The Kindle 3 provides one of the best electronic reading experiences as of right now. Sure, it can’t beat other electronic devices out there in terms of what the device is capable of but many people seem to forget that the Kindle is a dedicated eBook reading device first and foremost. One of the feature that many users seem to love and hate at the same time is the ability for the Kindle 3 to load PDF documents. Since PDF documents are still widely used in today’s world, it only made sense that one of the most popular eBook reading devices out there on the market be able to handle these types of documents. Well, it can. However, the PDF reading experience on the Kindle 3 is far from perfect. Far, far from it in fact. With a little leg work though, the experience can be somewhat improved.
The main problem with reading PDF documents on the Kindle is very simple to understand: the document was not meant to be read on such a small screen! Simply put, think of each page of your PDF document as an image, rather than a page of words (such as an eBook, for example). That “image” is pretty much always bigger in size than what the Kindle’s screen can display for you. Therefore, in order to fit the entire page/image on the screen, it must shrink it. This creates a very uncomfortable setting because now, the actual words on that image are a lot smaller (sometimes beyond readable in portrait mode) when compared to reading it on your PC.
Kindle’s Native Solution
The Kindle does give you a few native options to improve the PDF reading experience but it’s still not good enough for many users, including myself. However, by using these alternatives rather than third-party solutions (which I’ll go over next), you get to retain the look and feel of the original PDF document as much as possible. This is very important if your document includes pictures, tables, graphs and any other styling elements within it. Basically speaking, the more complicated your PDF file, the more you want to stay away from performing any kind of conversion on it. Therefore, go over some of these obvious tips first to see if it can help improve your reading experience.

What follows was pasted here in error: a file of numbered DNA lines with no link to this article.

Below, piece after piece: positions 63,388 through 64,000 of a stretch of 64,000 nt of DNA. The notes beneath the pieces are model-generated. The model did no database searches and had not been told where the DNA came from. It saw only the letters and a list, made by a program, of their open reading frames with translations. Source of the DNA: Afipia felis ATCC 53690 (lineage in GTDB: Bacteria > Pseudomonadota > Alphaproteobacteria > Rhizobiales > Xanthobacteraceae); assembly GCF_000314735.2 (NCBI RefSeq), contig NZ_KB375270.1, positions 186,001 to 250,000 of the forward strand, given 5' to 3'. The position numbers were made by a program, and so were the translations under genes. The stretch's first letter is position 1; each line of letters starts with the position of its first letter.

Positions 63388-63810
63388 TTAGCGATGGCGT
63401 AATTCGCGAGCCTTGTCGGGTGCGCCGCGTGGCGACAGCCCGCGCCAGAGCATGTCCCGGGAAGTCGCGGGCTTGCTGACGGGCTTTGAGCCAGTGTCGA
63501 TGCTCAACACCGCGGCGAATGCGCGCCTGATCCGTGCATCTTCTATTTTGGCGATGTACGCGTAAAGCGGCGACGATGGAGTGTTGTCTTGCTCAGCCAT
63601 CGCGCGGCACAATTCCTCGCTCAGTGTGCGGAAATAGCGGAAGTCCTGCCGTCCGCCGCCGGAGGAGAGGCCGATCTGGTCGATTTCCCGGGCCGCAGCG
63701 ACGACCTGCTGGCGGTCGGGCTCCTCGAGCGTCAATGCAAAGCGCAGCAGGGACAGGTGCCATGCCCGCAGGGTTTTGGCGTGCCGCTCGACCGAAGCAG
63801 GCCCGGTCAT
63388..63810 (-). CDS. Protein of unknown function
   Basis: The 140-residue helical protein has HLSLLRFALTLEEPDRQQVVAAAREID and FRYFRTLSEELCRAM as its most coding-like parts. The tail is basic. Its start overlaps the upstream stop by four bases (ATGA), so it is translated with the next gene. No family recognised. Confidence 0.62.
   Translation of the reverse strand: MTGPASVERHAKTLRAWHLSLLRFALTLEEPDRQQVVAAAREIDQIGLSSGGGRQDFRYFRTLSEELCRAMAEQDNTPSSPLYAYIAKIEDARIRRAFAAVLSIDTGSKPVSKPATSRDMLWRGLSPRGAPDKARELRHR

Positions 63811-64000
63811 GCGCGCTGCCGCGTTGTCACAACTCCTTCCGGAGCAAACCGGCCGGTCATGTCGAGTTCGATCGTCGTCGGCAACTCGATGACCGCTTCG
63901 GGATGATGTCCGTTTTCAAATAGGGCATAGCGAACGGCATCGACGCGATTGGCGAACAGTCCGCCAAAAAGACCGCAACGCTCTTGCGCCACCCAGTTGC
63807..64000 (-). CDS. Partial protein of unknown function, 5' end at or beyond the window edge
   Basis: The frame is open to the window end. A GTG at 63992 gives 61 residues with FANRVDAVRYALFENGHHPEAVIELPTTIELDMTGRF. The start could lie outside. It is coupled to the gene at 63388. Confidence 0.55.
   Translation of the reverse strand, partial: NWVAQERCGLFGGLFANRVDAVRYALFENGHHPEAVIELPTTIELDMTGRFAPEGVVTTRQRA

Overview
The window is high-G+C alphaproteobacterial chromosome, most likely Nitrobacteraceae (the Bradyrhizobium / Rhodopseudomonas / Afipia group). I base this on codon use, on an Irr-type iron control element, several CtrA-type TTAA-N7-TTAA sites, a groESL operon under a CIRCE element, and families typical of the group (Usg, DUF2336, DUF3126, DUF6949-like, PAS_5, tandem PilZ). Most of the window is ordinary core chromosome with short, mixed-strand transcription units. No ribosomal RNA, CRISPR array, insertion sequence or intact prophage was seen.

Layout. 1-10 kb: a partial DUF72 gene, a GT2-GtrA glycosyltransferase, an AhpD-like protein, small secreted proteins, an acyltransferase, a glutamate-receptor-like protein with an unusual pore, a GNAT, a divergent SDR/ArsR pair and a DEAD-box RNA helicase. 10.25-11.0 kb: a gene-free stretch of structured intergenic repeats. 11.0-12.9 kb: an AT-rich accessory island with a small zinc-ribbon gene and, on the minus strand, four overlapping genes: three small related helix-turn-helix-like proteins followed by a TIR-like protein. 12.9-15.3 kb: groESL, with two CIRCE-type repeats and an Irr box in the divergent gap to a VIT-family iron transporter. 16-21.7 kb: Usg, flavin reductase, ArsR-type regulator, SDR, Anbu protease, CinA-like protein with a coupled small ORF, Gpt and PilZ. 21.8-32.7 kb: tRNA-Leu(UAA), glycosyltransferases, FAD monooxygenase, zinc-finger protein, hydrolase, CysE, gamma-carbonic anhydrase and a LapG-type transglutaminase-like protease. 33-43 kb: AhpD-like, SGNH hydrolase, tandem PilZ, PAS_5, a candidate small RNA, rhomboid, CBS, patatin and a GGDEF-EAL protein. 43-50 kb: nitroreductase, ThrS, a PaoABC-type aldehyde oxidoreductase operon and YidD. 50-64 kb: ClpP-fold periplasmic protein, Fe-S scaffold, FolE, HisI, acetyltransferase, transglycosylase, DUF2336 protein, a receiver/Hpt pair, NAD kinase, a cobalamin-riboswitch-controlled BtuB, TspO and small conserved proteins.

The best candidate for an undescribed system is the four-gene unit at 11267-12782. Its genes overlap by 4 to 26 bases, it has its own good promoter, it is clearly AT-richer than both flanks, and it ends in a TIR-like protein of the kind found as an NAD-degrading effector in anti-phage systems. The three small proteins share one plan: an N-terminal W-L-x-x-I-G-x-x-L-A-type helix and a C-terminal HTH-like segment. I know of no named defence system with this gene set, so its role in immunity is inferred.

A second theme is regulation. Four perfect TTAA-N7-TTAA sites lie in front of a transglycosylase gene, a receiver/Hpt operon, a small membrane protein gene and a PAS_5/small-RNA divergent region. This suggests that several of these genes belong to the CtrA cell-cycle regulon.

- Enabling landscape mode. This is the simplest and best native solution offered by the Kindle. By going landscape mode, you have more screen estate going from left to right but you sacrifice height. Landscape mode helps give your PDF document a little more breathing room, sort of speaking. If your document has two to three reading columns a page, enabling landscape mode can definitely help a lot.
- Setting the darkest contrast. This is an option that I pretty much always enable every time I try to read a PDF document on my Kindle natively. The default option leaves the text very light in color (light gray). Having to squint your eyes to read the small words adds to the problem. By setting the contrast level to the “darkest” option, the words should appear much more black in coloring and much more crisp/sharp as well.
- Zooming. This is pretty much the deal breaker as many users can tell you. By default, the PDF will fit to your Kindle screen (showing the entire page). However, once you venture into a different view by zooming in (150%, 200%, 300%, Actual Size) , your Kindle screen will be separated into several quadrants (see picture below for a simple example of what I mean). So, you first read quadrant 1. You reach the end of the text for quadrant 1 so in order to continue reading the sentence (yes, I said sentence), you move to quadrant 2. Once finish there, you return back to quadrant 1 and continue with the process. After you finish reading the text from both quadrant 1 and 2, you move on to quadrant 3 and 4, etc. You use the navigational buttons to switch quadrants and let me tell you, it is a big pain to read a document using this method. Basically, you have to switch between quadrants half a dozen time just to finish reading a sentence! It’s total madness. Sure, the text will be a lot bigger when zooming in, obviously, but the reading experience has been hampered to the point that I’m not even sure how on earth anyone can enable zooming to read a full PDF document.